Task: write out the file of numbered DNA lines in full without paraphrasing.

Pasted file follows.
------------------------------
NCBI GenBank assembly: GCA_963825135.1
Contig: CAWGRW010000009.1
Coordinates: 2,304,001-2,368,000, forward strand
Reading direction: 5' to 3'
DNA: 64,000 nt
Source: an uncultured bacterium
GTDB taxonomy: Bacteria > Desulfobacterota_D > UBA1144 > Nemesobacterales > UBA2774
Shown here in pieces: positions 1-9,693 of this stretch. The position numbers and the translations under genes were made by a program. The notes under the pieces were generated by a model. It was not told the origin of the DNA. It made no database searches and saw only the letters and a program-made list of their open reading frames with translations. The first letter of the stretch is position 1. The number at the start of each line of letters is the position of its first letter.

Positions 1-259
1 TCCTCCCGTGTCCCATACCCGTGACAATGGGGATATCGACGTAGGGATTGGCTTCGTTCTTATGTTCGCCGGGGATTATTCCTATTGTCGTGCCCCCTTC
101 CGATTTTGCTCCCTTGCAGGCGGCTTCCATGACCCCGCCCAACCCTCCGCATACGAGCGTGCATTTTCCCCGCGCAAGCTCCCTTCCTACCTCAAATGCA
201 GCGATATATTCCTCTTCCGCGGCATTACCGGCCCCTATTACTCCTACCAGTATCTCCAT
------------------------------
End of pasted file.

NCBI GenBank assembly: GCA_963825135.1
Contig: CAWGRW010000009.1
Coordinates: 2,304,001-2,368,000, forward strand
Reading direction: 5' to 3'
DNA: 64,000 nt
Source: an uncultured bacterium
GTDB taxonomy: Bacteria > Desulfobacterota_D > UBA1144 > Nemesobacterales > UBA2774
Shown here in pieces: positions 1-9,693 of this stretch. The position numbers and the translations under genes were made by a program. The notes under the pieces were generated by a model. It was not told the origin of the DNA. It made no database searches and saw only the letters and a program-made list of their open reading frames with translations. The first letter of the stretch is position 1. The number at the start of each line of letters is the position of its first letter.

Positions 1-259
1 TCCTCCCGTGTCCCATACCCGTGACAATGGGGATATCGACGTAGGGATTGGCTTCGTTCTTATGTTCGCCGGGGATTATTCCTATTGTCGTGCCCCCTTC
101 CGATTTTGCTCCCTTGCAGGCGGCTTCCATGACCCCGCCCAACCCTCCGCATACGAGCGTGCATTTTCCCCGCGCAAGCTCCCTTCCTACCTCAAATGCA
201 GCGATATATTCCTCTTCCGCGGCATTACCGGCCCCTATTACTCCTACCAGTATCTCCAT